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  1. #1
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    validation of user input: Too Much validation? Pls help..

    Hi I have 2 qns....

    I'm writing the api for db read/write and im confused abt a couple of things..

    1. Where should validation of input occur?

    I'm writing functions to check every single incoming field: userid, date, password, etc. I was thinking if i check user input the moment he calls a "write to db" function, would i then need to do more validation on the html form itself? if i do so, wouldnt i be checking twice, which is wasting proc. time?


    2. Currently, apart from field specific data validation of format(which im using REGEX for), I'm also validating for correct length and correct type (strlen()/is_string()/is_int()), along with the whole ADDSLASHES, urlencode shebang.
    Am I putting in too much validation? I fear by the time I'm done, it will take a user 10 seconds to add some data, coz of all these checks..


    would appreciate help!
    thanks!

  2. #2
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    I think the db api/object should only make sure that the data is properly escaped, the check for correct length, type, format, etc should be done wiht another (Validator?) class. Search sitepoint for "form validation" and you should get a lot of ideas on who such a class could/should look like.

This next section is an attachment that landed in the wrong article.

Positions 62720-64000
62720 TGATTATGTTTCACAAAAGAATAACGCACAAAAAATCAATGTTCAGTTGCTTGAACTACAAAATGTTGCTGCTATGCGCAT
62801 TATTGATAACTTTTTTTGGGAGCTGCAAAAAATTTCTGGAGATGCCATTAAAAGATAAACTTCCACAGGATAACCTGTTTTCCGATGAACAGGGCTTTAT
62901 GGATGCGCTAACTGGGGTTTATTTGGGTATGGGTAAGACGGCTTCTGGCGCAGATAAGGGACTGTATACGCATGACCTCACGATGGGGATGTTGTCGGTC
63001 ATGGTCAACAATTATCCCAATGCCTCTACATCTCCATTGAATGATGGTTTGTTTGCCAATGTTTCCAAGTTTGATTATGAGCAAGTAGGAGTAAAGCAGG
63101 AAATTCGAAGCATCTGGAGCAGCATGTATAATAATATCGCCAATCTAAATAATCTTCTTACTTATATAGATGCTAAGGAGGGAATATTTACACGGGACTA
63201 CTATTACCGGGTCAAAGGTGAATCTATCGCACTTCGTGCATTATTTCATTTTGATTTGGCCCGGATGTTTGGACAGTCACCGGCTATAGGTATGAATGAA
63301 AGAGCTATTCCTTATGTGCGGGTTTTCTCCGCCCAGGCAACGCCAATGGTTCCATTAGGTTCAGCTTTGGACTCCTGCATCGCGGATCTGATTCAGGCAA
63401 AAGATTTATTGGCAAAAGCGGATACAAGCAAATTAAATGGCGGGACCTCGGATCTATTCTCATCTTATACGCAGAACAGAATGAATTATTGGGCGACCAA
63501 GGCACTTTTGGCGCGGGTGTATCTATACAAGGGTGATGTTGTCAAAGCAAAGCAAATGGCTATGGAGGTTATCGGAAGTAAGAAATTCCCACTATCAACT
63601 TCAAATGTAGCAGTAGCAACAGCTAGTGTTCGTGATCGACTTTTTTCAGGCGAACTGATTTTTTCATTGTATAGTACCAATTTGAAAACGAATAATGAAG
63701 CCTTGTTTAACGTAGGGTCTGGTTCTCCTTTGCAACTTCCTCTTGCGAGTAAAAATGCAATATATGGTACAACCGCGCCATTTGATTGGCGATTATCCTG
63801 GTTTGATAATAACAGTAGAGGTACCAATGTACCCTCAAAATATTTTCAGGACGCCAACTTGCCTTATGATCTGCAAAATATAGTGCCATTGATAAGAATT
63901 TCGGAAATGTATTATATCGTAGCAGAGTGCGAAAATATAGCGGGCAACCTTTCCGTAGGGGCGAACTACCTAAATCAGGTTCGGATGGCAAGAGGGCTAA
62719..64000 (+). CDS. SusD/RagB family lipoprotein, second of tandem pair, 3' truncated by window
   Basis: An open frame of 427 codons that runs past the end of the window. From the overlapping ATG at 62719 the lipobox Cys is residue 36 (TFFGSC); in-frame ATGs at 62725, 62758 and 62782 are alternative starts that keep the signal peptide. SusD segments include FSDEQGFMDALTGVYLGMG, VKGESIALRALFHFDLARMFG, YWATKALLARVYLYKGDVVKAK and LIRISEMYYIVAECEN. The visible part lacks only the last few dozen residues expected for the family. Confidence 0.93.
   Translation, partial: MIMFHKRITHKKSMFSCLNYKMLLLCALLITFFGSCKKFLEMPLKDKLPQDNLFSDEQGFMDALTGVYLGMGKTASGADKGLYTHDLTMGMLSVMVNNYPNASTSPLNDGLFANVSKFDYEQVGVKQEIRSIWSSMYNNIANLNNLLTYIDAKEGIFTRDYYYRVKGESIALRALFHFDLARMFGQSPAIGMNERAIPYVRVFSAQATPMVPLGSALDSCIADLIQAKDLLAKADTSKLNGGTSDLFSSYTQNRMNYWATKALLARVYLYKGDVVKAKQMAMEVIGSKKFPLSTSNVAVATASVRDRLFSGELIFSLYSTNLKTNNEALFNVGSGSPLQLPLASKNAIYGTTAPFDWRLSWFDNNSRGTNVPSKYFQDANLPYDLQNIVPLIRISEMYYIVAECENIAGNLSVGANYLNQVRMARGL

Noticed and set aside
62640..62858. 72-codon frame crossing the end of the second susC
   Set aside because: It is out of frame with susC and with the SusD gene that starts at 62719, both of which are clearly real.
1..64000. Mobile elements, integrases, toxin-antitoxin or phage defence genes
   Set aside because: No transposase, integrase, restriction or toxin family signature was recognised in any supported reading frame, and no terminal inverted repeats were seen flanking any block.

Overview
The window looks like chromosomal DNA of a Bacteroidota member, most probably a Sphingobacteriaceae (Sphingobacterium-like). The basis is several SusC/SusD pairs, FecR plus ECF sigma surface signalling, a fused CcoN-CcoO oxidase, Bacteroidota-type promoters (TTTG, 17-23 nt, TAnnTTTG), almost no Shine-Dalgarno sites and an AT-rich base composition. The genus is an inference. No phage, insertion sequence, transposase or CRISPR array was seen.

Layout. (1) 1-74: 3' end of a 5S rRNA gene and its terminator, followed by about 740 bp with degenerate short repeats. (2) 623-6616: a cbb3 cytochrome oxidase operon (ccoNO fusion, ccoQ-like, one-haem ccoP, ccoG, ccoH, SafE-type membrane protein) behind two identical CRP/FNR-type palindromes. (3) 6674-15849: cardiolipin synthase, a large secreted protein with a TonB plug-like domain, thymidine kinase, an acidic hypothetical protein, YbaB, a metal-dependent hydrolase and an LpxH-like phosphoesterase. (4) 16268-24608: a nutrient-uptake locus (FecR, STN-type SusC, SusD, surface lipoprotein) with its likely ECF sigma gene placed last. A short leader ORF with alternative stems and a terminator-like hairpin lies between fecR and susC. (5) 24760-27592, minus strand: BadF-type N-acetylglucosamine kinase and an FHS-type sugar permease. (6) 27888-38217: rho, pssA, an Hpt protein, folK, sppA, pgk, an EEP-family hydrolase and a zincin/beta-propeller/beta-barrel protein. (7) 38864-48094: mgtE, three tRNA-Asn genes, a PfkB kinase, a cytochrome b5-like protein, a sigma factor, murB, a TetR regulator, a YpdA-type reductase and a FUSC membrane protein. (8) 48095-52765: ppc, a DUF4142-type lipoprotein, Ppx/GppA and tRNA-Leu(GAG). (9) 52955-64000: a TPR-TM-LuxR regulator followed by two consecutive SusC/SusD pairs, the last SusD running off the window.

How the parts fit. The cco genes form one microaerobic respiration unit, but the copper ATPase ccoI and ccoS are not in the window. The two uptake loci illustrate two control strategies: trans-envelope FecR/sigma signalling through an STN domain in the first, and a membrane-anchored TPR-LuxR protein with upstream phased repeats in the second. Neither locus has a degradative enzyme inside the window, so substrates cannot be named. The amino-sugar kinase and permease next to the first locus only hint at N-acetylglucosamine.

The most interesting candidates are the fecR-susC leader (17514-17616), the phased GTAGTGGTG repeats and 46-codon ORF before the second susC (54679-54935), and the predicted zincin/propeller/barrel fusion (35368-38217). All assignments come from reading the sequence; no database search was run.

hth

  3. #3
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    Thanks Daimaju,

    Problem is i intend to release the api to external parties to play around with too..

    so that would mean everything would have to be self contained in the API. validation and db queries all packaged in one.

    i was thinking of having a separate validation class too, that acts as an intermediary btw form, and api. However, because of the complex way my table relations are set up, its not that easy.

    For example, its not just format/data type(length) validation.
    I have some tables that are related to each other (m:n) so there is a intermediate mapping table to allow for this. So i can't have the user map something to an ID that doesnt exist.

    So if you realize, its not just a simple "Take data from forms, input into table" idea. There's a lot of back and forth going on... Data validation, checking if records exist etc.

    Things would be a lot simpler if i wasnt going to release the api, then the api wouldnt have to check everything.

    Sigh.. Would appreciate any more help/comments!

    Thanks guys, i really don't know what i'd do w/o sitepoint.

    Quote Originally Posted by Daimaju
    I think the db api/object should only make sure that the data is properly escaped, the check for correct length, type, format, etc should be done wiht another (Validator?) class. Search sitepoint for "form validation" and you should get a lot of ideas on who such a class could/should look like.

    hth

  4. #4
    get into it! bigduke's Avatar
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    Having an API does not mean you limit the number of classes. If you really wish to do a good OOP design then give each class the functionality it desrves, no more and no less. The entire API can be a collection of function calls from various classes like in this case the validator class and the db class.